This week in AR is all about the latest in AR wearables. Apple files a new AR patent hinting at their upcoming headsets capabilities, Facebook announces a breakthrough in computer vision and Samsung joins the headset race!
The latest rumour to emerge surrounding the Apple AR eyewear stems from a patent the tech giant filed mentioning “adjustable opacity system”. This would mean the AR glasses could have lenses with adjustable darkness, helping users view graphics in bright light or blocking out surroundings when watching a video. As far as patents go, they are never a guarantee of the finished end-product, but once again, we see hints at how Apple is preparing for our augmented future.
Facebook has announced a breakthrough for their future AR wearables, giving them a boost in the race towards the masses. The company boasts four new methods of 3D image recognition, computer vision model that can reconstruct 3D models out of 2D information. The reason it is a breakthrough is that methods like this require a lot of memory and cloud power, which has been hard to integrate into existing hardware. With Facebook’s model, things like occlusion and large-scale reconstruction of 3D objects will be much easier. And as always, when a tech giant makes a breakthrough, it takes the tech one step closer to the masses.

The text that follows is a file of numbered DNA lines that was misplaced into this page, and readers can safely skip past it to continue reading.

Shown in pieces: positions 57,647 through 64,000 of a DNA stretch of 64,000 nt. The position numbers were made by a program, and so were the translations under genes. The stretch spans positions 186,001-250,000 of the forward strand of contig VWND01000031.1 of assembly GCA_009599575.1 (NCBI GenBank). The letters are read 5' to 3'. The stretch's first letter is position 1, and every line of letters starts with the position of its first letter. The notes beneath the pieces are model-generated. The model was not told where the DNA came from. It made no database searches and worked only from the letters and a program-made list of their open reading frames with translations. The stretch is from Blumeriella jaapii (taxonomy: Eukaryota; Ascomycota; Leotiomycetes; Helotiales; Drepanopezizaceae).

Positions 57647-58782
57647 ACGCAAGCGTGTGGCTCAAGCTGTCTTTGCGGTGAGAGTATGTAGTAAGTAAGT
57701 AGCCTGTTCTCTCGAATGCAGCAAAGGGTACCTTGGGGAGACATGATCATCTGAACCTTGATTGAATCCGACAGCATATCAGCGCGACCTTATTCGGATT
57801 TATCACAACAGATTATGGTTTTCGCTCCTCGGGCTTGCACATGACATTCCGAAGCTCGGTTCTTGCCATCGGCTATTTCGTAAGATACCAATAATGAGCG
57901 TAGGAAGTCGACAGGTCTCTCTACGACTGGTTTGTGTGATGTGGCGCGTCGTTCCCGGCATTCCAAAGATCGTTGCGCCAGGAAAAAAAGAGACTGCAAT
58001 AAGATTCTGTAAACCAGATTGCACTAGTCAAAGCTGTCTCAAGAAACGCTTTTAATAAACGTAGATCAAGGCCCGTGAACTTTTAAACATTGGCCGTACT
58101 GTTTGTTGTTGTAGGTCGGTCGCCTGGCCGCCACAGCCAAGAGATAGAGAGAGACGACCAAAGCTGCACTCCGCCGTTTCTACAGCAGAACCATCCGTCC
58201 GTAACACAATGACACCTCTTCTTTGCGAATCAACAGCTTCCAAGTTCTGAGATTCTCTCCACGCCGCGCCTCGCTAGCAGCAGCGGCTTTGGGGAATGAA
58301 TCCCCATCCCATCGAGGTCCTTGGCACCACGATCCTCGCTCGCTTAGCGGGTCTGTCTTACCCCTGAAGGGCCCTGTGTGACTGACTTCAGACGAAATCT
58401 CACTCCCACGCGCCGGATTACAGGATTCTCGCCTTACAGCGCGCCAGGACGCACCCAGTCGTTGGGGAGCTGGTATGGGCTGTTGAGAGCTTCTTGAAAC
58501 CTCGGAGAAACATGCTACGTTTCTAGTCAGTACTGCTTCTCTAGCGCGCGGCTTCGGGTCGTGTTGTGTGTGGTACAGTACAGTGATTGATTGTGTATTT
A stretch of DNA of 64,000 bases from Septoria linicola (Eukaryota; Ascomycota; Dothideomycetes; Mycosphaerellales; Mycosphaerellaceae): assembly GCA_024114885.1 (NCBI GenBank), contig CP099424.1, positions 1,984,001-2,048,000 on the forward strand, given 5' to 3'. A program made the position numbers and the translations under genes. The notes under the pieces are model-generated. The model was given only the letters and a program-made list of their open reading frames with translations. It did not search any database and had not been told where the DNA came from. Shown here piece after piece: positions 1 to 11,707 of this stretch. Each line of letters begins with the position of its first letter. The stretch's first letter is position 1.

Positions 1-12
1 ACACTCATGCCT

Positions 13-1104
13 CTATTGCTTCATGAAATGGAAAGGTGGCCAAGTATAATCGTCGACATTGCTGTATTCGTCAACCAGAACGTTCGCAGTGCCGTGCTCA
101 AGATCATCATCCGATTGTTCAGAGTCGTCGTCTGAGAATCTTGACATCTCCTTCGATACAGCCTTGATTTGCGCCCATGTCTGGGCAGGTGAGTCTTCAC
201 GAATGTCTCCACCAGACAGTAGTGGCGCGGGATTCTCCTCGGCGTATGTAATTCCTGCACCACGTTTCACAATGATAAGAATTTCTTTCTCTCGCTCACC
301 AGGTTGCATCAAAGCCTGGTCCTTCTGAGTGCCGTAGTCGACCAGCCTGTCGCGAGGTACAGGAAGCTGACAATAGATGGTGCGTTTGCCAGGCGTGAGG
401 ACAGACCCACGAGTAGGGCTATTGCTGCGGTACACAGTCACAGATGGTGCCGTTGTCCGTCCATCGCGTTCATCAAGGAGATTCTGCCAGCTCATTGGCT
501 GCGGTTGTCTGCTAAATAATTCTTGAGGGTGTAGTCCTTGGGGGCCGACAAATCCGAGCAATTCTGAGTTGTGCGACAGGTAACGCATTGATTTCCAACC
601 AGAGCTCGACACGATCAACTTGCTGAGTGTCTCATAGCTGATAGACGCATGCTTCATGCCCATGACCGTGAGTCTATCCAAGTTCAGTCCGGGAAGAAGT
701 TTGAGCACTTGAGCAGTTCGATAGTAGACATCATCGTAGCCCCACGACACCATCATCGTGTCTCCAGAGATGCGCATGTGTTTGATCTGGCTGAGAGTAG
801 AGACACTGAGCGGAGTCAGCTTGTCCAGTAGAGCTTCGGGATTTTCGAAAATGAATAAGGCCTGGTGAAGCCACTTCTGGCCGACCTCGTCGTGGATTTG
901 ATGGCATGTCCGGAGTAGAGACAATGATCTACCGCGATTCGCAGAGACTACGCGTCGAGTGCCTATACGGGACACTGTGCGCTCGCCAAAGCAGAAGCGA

Another breakthrough comes from Samsung by joining the smart glass race with an AR headset patent. The glasses, in appearance similar to scuba diver goggles, feature a sensor array and tethers to smart devices. Even though they boast nothing out of the ordinary in this race, the glasses chip will also be produced for Facebook. Along with this patent, another patent was also one filed, for a combo AR/VR device, which Samsung will be capitalising on with the help of Microsoft. Another tech giant sowing AR seeds, now we just watch them grow.
Computer and electronic device retailer Micro Center caused quite the stir with a sale of HP’s Windows Mixed Reality Headset. The headset and its controller was set at a price of only $150, which is quite the difference from its’ standard $400. Although not the most impressive headset out there, Windows headsets boast SteamVR support. This means you can play almost any VR/MR game on the world’s largest digital distribution platform, making the price of this headset a steal. Just goes to show how soon enough immersive technology will become accessible to the masses.
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